The Pokahara air crash has raised questions about aviation safety. In this context, Sunita Karki of Annapurna Post spoke with Raj Kumar Chhetri, former Director General of the Civil Aviation Authority of Nepal (CAAN).
Can we term Nepali skies unsafe?
I would not consider the Nepali skies unsafe. Despite the unfortunate incident that happened on Sunday, it is important to note that we operate around 270-275 flights from Kathmandu every day. In my 33-year experience, I have not seen other countries with a difficult geographical situation like ours. A plane crashed eight months ago too. But that was due to inclement weather. In a mountainous country with weather conditions changing every 20 nautical miles, remote airfields and such, accidents may be more frequent than in other countries. Actually, accidents have gone down in comparison to the past.
What do you think are the causes?
In the past, a majority of air crashes in Nepal were caused by weather conditions. The country’s difficult geography (with high hills and all) as well as some human errors and technical issues are also behind these incidents. There were some weaknesses in our systems earlier. The regulatory body, Civil Aviation Authority Nepal (CAAN), has been working to improve safety and address these issues.
Additionally, airline companies are also adhering to safety requirements because a plane crash not only results in loss of life but also causes significant financial losses for the company. International organizations such as the International Civil Aviation Organization (ICAO) and the European Union also conduct safety checks. Furthermore, airlines themselves conduct safety audits regularly. Sometimes unfortunate events happen despite measures to improve air safety by reducing risks.
Are recommendations of air crash probe committees implemented?
In the past, there were issues with implementation of recommendations from probe committees formed after air crashes. The reports would gather dust, which is not the case today. The government, the Ministry of Tourism and the Civil Aviation Authority Nepal (CAAN) are aware of the importance of these probe committees and their findings. Unlike in the past, only experts are included in the committees these days. Concerned authorities, airline companies and international bodies tasked with addressing non-compliance take the suggestions coming from these committees seriously.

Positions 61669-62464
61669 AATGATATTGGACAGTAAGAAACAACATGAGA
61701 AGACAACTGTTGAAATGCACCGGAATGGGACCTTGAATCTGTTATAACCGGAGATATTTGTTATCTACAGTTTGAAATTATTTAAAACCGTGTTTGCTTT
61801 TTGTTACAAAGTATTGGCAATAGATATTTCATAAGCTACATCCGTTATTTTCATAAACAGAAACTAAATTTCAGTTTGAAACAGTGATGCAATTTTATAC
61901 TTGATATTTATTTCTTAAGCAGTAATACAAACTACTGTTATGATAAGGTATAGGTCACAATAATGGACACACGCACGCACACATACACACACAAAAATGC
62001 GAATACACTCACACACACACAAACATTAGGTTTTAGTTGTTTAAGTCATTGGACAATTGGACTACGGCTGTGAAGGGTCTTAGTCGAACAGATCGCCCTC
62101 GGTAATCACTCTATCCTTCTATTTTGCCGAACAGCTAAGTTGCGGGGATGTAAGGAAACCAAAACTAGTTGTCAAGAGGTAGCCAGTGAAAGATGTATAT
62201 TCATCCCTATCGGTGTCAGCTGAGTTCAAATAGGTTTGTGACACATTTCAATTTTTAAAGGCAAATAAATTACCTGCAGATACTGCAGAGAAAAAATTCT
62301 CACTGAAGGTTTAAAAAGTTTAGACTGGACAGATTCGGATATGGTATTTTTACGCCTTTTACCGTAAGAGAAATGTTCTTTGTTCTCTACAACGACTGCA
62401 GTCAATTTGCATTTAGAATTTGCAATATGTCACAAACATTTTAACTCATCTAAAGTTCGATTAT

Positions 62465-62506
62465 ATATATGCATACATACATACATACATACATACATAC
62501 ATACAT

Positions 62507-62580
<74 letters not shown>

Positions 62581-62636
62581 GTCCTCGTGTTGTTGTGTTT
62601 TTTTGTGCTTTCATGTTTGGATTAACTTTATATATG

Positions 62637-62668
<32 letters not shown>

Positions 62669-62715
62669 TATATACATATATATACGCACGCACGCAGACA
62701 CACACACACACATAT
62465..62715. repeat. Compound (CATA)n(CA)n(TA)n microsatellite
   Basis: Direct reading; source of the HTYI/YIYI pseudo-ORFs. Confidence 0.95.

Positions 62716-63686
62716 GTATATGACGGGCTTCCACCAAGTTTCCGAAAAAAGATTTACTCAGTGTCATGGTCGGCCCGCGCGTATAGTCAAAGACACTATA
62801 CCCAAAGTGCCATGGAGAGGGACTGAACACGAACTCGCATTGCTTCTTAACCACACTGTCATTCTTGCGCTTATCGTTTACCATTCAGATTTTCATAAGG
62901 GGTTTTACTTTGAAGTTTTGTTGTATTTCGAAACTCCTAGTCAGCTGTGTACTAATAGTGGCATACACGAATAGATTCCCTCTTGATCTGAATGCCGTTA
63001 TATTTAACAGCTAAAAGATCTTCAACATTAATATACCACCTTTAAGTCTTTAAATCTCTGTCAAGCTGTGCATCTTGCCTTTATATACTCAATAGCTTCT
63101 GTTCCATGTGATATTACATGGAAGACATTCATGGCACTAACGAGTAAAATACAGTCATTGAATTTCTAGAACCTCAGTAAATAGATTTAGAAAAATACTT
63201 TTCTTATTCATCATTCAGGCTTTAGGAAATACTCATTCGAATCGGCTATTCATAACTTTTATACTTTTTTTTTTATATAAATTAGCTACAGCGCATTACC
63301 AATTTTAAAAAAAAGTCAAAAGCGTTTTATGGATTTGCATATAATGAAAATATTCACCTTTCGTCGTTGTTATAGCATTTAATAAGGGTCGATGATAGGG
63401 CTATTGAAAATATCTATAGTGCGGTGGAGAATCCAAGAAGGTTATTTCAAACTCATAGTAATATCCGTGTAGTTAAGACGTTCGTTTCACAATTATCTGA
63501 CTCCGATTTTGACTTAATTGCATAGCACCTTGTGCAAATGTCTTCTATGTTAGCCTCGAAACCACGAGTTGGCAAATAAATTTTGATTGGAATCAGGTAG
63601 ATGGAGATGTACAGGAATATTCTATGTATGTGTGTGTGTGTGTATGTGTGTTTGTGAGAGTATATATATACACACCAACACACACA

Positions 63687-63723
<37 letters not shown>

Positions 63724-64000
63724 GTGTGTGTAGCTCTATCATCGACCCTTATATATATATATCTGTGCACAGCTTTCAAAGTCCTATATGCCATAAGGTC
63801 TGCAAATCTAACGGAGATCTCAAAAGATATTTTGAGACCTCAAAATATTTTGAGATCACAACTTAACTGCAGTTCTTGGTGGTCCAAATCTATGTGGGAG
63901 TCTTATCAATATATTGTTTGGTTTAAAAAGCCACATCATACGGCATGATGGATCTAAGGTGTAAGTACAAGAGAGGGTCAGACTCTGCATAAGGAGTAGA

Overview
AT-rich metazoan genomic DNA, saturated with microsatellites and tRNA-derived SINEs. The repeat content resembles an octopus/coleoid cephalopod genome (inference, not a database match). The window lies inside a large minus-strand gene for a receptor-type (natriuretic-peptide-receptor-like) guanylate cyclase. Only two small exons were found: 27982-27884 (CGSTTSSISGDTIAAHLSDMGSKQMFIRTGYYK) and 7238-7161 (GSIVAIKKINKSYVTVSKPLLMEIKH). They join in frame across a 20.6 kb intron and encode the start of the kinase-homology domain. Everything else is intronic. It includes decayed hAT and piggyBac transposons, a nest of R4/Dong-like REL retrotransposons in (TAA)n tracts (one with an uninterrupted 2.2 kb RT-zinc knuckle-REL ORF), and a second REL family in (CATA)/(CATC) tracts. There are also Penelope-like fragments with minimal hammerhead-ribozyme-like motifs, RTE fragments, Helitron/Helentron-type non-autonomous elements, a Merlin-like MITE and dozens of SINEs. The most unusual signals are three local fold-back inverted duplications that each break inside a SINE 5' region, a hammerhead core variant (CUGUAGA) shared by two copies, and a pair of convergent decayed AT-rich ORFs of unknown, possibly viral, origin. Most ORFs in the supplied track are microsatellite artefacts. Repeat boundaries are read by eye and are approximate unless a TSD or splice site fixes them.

Nonetheless, it would be more effective to have a permanent mechanism for investigating air crashes instead of forming probe teams after every incident. Such a body should have the authority to conduct follow-ups on the implementation of recommendations and report instances of non-compliance. This would ensure a more comprehensive and consistent approach to improving safety and would make aviation safer in the long run.
Do probe panels blaming human error for air accidents mean that Nepali pilots are not skilled?
In the past, human error was often cited as the cause of air accidents because it was easier to blame someone who is not alive. However, this is no longer the case. Nepali pilots are flying in a challenging topography and they are highly skilled and capable, as capable as pilots in any other country.
What policies and rules are needed to improve flight safety in Nepal?
One key step that should be taken to improve flight safety in Nepal is to unbundle the CAAN into a regulatory agency and a service agency. This would ensure that the regulatory and service functions are separate and that there is no conflict of interest. Additionally, there should be a provision that prohibits inter-agency transfers as they can hinder the performance of employees. People should be appointed on the basis of their skills and past performance. Furthermore, the government should provide all necessary resources and equipment to airports to improve their safety. Airports not handling flights should be closed.